Honduran migrants clash with Guatemalan soldiers in Vado Hondo, Guatemala, Sunday. A senior Biden source told NBC : ‘The situation at the border isn’t going to be transformed overnight’
The coronavirus pandemic has battered Honduras’ economy, which last year suffered its worst contraction on record. Guatemalan police agents block part of a Honduran migrant caravan in their bid to reach the U.S. border Sunday
The coronavirus pandemic has battered Honduras’ economy, which last year suffered its worst contraction on record.
Joe Biden takes office on Wednesday promising to adopt a more humane approach to migration than Donald Trump
The large contingent of Guatemalan security officers managed to stop the migrants from advancing beyond Vado Hondo, with perhaps as many as half of the people in the caravan dispersing into the nearby hills or heading back the way they came, according to a Reuters witness.
Elmer Espinal is traveling with his months-old daughter. He said they were tear gassed by the Guatemalan security forces.
‘My daughter almost choked,’ said Espinal, a Honduran native. ‘I want a future for my girls … there’s no work over there in Honduras.’
Authorities sent buses and trucks for migrants who wanted to voluntarily return home.
Even if the migrants do get past, Mexico is preparing to stop them at its southern border with hundreds of security forces, arguing it must contain the spread of the virus.
Video footage shared by the Guatemalan government showed hundreds of migrants, bounded by a hillside, pressing into a wall of security forces, which used sticks to repel the surge. An unspecified number of people were injured, authorities said.
During the chaotic melee, security forces fired off a tear gas canister and used a stun grenade to disperse the crowd, a Reuters photographer said.
Between Friday and Saturday, Guatemala had sent back almost 1,000 migrants entering from Honduras, the Guatemalan government said, as the caravan tried to advance toward Mexico.
On Saturday evening, the Mexican foreign ministry pressed Central American authorities to halt the caravan’s progress, pointing to the need to contain the spread of COVID-19.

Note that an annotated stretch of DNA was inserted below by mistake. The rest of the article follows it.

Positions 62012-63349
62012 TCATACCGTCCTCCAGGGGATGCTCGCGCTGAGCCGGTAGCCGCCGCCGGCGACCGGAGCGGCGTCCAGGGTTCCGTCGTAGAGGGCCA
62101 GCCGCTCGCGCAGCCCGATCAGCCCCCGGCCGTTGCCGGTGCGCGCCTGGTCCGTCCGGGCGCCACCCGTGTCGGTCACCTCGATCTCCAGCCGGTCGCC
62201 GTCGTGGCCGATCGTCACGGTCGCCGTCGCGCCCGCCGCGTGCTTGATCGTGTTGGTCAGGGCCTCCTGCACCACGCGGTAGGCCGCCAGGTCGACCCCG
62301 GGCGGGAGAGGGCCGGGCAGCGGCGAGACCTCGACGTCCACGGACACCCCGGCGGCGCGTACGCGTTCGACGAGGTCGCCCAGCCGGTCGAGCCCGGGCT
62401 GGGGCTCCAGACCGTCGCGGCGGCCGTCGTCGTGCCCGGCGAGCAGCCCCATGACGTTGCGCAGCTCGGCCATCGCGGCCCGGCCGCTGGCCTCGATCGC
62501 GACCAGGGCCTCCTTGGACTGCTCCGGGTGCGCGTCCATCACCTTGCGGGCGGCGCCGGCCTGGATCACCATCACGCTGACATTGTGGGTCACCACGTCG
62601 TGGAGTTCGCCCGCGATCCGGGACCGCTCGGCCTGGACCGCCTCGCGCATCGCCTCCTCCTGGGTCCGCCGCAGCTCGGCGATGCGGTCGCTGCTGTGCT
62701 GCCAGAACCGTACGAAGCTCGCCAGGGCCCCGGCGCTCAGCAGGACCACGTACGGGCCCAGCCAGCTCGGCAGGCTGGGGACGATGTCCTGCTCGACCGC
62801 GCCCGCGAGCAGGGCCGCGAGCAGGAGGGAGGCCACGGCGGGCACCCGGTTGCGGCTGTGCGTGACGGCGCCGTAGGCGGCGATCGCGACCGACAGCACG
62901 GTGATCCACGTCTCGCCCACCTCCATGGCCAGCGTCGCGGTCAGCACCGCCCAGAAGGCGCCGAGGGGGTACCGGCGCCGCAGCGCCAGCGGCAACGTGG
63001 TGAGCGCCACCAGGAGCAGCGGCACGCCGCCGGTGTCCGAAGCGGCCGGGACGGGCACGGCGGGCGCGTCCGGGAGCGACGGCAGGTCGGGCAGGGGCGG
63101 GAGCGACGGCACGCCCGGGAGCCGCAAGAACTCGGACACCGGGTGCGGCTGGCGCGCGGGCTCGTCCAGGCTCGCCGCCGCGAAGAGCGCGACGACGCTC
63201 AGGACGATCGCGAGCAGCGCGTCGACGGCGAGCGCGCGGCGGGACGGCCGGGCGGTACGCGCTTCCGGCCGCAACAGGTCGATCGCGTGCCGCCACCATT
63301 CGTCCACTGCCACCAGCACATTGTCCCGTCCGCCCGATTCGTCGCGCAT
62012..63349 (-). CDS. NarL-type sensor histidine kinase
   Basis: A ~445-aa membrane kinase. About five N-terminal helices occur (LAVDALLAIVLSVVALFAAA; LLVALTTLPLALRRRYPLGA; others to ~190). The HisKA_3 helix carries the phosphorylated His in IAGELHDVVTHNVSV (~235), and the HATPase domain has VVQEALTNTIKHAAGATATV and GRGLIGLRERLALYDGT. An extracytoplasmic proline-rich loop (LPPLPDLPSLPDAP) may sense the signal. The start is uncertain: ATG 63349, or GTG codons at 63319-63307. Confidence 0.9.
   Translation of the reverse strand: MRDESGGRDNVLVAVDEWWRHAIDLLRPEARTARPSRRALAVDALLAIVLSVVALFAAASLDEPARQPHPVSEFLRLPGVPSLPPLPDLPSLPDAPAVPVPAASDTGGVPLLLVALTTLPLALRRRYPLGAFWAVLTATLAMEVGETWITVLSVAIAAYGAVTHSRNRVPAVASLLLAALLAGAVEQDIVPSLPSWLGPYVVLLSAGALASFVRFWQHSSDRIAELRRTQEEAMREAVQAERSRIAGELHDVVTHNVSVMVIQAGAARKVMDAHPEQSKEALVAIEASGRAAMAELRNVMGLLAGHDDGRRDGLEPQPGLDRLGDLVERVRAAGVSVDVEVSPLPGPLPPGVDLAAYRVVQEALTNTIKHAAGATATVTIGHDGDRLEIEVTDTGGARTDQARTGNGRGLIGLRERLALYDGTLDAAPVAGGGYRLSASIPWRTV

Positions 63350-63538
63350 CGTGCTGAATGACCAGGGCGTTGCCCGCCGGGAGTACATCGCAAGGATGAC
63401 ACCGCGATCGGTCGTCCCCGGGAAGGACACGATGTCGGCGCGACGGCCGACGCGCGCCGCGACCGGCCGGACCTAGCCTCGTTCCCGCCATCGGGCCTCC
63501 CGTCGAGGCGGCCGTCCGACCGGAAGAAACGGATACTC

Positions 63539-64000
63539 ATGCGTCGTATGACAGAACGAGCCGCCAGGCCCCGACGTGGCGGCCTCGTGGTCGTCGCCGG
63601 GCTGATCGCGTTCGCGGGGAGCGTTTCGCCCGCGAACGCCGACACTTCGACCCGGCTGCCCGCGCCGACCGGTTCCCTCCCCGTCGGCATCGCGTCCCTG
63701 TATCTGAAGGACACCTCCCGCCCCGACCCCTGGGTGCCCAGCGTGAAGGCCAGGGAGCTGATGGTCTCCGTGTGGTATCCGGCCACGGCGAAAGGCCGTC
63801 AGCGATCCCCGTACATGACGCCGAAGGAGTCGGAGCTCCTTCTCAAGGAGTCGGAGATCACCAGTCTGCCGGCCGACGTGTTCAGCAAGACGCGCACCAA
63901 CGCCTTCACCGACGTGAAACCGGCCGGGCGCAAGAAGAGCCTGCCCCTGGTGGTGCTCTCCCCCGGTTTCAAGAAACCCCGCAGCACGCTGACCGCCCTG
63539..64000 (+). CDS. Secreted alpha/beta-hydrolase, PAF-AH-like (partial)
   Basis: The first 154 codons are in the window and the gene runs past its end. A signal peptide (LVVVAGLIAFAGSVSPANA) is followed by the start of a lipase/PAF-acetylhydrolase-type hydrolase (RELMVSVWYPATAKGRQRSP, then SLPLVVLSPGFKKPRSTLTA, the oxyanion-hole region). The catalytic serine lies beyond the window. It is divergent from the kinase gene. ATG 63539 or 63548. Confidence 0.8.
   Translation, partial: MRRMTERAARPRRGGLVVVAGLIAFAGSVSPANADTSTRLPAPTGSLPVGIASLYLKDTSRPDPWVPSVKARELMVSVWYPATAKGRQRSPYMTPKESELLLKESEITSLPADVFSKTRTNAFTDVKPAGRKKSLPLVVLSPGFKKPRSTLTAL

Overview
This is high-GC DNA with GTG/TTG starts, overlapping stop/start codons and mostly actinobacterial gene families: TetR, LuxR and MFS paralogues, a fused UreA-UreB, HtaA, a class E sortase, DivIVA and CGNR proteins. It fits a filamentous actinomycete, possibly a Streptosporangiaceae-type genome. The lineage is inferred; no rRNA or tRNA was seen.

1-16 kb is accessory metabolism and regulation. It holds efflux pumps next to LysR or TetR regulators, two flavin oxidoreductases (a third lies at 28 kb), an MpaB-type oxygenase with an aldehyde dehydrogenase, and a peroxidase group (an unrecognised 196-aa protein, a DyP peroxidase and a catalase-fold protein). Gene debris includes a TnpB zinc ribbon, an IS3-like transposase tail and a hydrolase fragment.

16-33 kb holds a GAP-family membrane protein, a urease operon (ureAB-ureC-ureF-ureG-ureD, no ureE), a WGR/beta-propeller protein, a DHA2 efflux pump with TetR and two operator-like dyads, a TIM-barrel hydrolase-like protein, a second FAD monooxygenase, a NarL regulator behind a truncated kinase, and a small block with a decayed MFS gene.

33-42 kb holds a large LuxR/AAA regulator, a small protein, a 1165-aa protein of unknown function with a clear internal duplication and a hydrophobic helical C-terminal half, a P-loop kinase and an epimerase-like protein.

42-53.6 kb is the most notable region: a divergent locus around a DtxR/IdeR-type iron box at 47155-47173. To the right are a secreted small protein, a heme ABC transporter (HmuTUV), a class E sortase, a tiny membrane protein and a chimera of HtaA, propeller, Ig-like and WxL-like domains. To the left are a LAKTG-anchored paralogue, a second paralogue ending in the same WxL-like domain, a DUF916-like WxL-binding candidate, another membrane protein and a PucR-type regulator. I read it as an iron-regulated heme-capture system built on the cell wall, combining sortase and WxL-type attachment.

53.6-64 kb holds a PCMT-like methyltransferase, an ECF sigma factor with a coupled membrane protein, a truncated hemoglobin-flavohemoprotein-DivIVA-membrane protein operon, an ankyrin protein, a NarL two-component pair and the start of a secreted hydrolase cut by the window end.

Mexico, it said, was committed to orderly and regulated migration and would oppose any form of unauthorized entry.
A health official said several of the Honduran migrants were injured after being struck in a confrontation with police in Guatemala. Between 7,000 and 8,000 migrants, including families with young children, have entered Guatemala since Friday, authorities say, fleeing poverty and violence in a region hammered by the coronavirus pandemic and back-to-back hurricanes in November
Honduran migrants, part of a caravan seeking to reach the US, get a ride on a truck in Camotan, Guatemala on Saturday
Honduran migrants rest on the side of the road near a police roadblock at a highway in Vado Hondo, Guatemala Sunday
Mexican and Central American authorities have coordinated security and public health measures in a bid to deter mass movement of people across the region.
On Saturday Guatemalan soldiers blocked part of a caravan of Honduran migrants at a point not far from where they entered the country seeking to reach the U.S. border.
The soldiers, many wearing helmets and wielding shields and sticks, formed ranks across a highway in Chiquimula, near the Honduras border, to block the procession of migrants.
Guatemala’s immigration agency distributed a video showing a couple of hundred men scuffling with soldiers, pushing and running through their lines, even as troops held hundreds more back.
Guatemalan President Alejandro Giammattei issued a statement calling on Honduran authorities ‘to contain the mass exit of its inhabitants.’ On Friday, the migrants entered Guatemala by pushing past about 2,000 police and soldiers posted at the border; most entered without showing the negative coronavirus test that Guatemala requires.
‘The government of Guatemala regrets this violation of national sovereignty and calls on the governments of Central America to take measures to avoid putting their inhabitants at risk amid the health emergency due to the pandemic,’ Giammattei’s statement continued.